Macau - Data Protection Authorization Exempting Due To Covid-19.

Legal News & Analysis - Asia Pacific - Macau - Regulatory & Compliance

15 May 2020

 

Introduction

 

On April 15, 2020, the Office for Personal Data Protection (“OPDP”) issued a note to the media, referring to the Dispatch no. 02/GPDP/2020, which published the Authorizations no. 01/2020, no. 02/2020 and no. 03/2020, aimed at exempting the concerned entities who process personal data from notifying the OPDP of its processing. Indeed, under the Law no. 8/2005, dated August 22 (the Personal Data Protection Act or “PDPA”), the general rule is that any processing of personal data must be notified to the OPDP within 8 days of the start of the processing, without prejudice to the cases where prior authorization must be sought.
 
In light of the current Covid-19 crisis, the Macau Government implemented several measures to ensure that any case (or suspected case) of infection is quickly identified and monitored. This would necessarily entail the processing of personal data, which includes not only identification data (name, ID number, phone number, address, etc.) but also general health data, such as health status, temperature, symptoms, inter alia.
 
This data was indeed collected and processed by several entities since the early stages of the outbreak, with sound public health reasons, but lacking sufficient legal backing in light of the aforementioned obligation to notify the OPDP. To remedy this situation and to clarify the legal landscape on the exceptions to the notification rule, the OPDP provided the aforementioned Authorizations.
 
Authorization no. 01/2020 concerns the processing of personal data of people entering and leaving establishments for the purpose of implementing measures for the prevention and control of communicable diseases, and especially to comply with the decrees and instructions issued by the competent authorities (v.g. the Macau Health Services) under Law no. 2/2004, dated March 8 (Law on communicable disease prevention, control and treatment). This Authorization limits the data which may be processed under the exception (i.e. identification data such as name, sex, date of birth or age, means of contact, type and number of identity document; data related to the prevention and control of communicable diseases; entry and exit data; and other data provided by the data subject on his own initiative, such as ancillary data necessary for the implementation of measures for the prevention and control of communicable diseases, provided that they observe the principles, rights and guarantees of Law no. 2/2004).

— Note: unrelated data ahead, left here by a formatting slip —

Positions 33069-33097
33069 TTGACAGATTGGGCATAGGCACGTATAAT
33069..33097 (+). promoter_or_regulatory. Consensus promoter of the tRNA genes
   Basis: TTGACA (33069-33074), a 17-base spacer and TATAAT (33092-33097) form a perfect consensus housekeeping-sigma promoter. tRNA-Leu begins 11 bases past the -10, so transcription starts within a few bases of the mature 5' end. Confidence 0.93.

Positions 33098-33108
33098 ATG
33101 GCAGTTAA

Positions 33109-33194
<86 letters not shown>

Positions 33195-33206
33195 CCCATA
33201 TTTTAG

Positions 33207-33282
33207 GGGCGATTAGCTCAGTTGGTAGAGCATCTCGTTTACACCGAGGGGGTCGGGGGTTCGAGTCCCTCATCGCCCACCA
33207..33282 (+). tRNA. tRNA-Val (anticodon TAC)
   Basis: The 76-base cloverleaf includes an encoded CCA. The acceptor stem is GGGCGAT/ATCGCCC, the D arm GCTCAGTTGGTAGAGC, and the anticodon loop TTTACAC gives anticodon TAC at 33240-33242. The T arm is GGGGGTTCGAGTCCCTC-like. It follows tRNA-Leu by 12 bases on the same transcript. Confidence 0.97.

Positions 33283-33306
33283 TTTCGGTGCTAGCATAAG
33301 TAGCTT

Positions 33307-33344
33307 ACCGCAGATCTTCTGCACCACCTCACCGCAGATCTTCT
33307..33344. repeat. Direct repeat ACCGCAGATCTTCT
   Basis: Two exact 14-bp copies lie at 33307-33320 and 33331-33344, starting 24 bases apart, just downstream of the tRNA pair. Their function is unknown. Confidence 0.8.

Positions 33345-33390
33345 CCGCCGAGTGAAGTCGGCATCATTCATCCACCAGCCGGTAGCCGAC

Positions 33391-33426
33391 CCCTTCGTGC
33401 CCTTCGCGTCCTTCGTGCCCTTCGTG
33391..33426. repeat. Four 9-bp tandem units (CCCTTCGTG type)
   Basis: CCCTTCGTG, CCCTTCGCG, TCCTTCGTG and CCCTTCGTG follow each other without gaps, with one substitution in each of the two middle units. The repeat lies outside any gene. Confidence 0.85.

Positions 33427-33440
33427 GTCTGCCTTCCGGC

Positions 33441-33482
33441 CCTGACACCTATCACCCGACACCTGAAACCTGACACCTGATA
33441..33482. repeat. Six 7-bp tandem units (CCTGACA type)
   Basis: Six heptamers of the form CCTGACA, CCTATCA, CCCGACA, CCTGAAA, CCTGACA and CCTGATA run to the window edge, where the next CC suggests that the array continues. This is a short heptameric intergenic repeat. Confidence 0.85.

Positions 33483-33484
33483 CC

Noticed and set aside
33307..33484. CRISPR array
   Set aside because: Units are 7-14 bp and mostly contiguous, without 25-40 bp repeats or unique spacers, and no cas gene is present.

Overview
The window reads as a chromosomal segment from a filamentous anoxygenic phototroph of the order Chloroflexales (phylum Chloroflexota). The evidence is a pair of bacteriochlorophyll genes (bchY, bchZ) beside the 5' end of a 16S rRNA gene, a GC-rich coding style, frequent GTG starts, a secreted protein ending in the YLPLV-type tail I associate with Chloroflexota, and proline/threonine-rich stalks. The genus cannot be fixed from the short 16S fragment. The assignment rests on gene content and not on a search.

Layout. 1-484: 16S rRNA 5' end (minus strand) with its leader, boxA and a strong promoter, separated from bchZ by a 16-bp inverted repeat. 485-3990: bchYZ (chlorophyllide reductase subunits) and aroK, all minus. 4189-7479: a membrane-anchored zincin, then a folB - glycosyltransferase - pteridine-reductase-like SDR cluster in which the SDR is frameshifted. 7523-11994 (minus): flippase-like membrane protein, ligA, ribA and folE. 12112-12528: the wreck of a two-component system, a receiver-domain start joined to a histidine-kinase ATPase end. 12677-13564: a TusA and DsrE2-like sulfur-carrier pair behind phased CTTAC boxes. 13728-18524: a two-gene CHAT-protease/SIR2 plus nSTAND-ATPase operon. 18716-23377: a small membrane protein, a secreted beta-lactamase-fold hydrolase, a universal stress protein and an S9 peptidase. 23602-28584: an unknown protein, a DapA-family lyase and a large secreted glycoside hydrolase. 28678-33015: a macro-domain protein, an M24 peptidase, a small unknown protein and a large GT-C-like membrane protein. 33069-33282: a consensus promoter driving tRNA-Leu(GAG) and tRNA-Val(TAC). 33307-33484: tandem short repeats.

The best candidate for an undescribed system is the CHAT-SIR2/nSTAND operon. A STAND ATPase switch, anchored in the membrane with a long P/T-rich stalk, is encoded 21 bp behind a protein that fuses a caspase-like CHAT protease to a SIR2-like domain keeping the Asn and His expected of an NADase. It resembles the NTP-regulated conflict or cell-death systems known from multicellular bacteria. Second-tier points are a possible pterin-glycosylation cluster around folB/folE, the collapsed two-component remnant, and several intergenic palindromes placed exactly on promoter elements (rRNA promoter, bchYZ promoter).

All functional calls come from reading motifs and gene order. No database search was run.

Authorization no. 01/2020 further stipulates the length of data retention period (as a rule, six months from the day following data collection, or thirty days from the date on which the relevant measures cease to be implemented), the recipients of the data, the applicable security measures and the exercise of rights of access and rectification of data (which should be free, unless otherwise stipulated). The Authorization specifically rules out the possibility of interconnection of data and exempts the relevant entities from notifying the OPDP if there is no transfer of data (specified in the Authorization) abroad – however, the processing of such data which involves transfer of data abroad may still take place by means of a simplified notification form, which has the validity of three years, after which the relevant entity must renew the notification. The Authorization no. 01/2020 also clarifies that it shall enter into force on the day following its publication (i.e. 16 of April) but its effects are retroactive to 1 January 2020, which regularizes the lack of notification from all entities concerned.